Oneida County Executive Anthony J. Picente Jr. announced Monday, that through collaborative efforts facilitated by the county, $538,893 has been awarded by the Central New York Care Collaborative to improve the healthcare of the local refugee population.
The funding will be awarded to the Neighborhood Center, Inc., as the lead agency, along with Mohawk Valley Health System, the Regional Primary Care Network and the Mohawk Valley Resource Center for Refugees to be used for an innovative project that will help reduce unnecessary hospital readmissions, increase access to primary care and address the social determinant of health needs for individuals in the refugee and non-English-speaking community.
“I am happy that Oneida County was able to help facilitate this collaboration between these important organizations,” Picente said. “This funding will strengthen the foundation of one of our community’s most valuable assets — our refugee population — and ensure that its healthcare needs are met in the most effective and efficient way possible.”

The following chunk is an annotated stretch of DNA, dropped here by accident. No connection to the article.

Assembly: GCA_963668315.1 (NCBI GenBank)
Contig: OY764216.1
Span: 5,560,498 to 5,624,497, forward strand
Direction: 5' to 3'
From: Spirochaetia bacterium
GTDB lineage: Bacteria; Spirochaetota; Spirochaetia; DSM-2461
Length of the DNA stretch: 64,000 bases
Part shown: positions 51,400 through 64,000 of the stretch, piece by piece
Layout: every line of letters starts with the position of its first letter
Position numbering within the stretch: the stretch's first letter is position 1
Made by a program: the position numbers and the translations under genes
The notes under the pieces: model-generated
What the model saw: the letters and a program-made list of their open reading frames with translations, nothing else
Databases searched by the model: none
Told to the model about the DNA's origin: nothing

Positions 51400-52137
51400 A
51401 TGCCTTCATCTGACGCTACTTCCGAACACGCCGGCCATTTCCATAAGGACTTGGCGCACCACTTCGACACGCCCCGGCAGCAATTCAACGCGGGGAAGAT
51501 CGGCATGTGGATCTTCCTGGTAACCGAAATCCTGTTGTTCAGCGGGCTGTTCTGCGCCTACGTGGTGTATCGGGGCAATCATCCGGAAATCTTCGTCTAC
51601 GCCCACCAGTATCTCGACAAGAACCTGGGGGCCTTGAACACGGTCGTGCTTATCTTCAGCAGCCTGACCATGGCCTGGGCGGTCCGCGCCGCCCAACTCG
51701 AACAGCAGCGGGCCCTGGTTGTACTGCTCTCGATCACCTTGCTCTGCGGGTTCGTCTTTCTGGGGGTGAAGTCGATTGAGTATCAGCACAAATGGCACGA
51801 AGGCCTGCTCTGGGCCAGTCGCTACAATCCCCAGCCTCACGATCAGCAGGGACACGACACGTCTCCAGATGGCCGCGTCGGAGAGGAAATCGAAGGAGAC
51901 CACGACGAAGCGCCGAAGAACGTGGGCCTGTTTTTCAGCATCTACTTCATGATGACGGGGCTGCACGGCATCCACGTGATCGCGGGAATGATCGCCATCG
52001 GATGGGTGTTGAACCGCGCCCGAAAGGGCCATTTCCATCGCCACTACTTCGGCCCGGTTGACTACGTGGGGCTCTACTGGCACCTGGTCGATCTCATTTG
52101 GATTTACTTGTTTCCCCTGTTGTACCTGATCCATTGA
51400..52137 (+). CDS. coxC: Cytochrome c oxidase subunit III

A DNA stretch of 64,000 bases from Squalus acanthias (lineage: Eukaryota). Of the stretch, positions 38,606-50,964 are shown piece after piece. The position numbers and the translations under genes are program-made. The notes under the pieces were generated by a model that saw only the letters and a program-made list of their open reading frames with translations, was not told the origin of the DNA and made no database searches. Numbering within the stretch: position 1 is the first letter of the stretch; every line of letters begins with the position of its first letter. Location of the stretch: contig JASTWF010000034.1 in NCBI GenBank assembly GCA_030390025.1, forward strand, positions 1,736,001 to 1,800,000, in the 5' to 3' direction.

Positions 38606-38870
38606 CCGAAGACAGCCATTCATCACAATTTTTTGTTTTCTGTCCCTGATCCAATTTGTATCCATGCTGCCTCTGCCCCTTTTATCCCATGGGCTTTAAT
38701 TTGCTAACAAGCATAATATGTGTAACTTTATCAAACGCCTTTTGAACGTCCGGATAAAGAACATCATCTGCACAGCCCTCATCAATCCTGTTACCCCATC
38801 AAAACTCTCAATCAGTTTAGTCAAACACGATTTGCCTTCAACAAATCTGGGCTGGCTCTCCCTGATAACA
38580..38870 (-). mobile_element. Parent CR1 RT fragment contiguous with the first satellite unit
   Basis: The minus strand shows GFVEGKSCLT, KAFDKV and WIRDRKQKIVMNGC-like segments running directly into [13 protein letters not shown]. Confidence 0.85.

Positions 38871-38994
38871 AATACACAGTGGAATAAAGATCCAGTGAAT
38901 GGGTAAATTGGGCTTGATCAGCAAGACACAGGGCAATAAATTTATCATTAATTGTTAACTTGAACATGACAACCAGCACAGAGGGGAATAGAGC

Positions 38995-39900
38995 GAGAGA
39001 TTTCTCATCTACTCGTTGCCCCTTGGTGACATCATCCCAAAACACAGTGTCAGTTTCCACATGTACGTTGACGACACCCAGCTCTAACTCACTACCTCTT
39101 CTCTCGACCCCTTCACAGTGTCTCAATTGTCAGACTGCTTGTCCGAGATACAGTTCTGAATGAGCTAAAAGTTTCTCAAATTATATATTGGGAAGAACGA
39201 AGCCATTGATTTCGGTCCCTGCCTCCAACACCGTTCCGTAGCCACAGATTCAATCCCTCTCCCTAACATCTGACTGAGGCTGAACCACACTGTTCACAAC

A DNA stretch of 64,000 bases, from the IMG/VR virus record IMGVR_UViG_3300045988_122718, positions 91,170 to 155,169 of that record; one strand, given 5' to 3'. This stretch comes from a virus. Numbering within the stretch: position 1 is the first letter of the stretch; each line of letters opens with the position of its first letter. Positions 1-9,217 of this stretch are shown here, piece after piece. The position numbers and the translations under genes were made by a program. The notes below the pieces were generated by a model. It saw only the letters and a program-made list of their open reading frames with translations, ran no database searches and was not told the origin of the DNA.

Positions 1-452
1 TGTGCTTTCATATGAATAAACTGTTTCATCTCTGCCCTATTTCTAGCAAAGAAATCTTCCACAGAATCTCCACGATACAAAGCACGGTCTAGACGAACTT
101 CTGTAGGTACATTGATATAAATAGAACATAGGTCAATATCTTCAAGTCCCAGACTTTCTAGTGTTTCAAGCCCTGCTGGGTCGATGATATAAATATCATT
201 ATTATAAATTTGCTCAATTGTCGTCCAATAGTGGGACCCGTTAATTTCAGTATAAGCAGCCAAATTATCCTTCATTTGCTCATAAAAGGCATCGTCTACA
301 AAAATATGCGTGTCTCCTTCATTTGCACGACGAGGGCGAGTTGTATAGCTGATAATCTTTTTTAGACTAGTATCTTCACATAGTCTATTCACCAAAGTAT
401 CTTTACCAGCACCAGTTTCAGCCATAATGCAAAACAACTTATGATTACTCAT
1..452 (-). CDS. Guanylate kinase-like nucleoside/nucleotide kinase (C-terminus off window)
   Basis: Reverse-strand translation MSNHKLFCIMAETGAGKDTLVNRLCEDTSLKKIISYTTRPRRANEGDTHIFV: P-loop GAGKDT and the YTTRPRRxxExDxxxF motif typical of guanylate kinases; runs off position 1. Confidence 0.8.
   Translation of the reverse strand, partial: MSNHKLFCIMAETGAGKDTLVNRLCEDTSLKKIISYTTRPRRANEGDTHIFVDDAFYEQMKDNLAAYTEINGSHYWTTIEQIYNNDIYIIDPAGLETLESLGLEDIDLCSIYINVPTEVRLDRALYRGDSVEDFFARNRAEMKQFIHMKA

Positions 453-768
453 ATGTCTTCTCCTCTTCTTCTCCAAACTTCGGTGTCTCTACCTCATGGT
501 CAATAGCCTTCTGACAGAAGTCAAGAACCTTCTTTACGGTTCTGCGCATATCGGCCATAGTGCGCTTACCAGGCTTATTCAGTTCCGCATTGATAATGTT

The Central New York Care Collaborative is a partnership that connects more than 2,000 healthcare and community based service providers in six counties across Central New York: Cayuga, Lewis, Madison, Oneida, Onondaga and Oswego.
The primary goal of the collaborative is to serve the population by improving the coordination of healthcare services, enhancing the quality of performance outcomes and creating an overall better system of care for patients.
“We’re very excited to be able to support creative and innovative healthcare services for the community,” said Virginia Opipare, Executive Director with the Central New York Care Collaborative. “To see this level of collaboration across Oneida County offering much-needed services for the refugee population is exactly why we developed the Innovation Fund. We are pleased to be able to offer this level of support to Oneida County.”
“The Neighborhood Center is privileged to serve as the lead partner agency and commends Oneida County Department of Mental Health for organizing this visionary partnership of community providers,” said Sandra Soroka, Executive Director of the Neighborhood Center.
“The objectives to reduce hospitalizations, unnecessary emergency room visits, and ultimately improve medical outcomes for refugees, is much needed in our community,” Soroka said.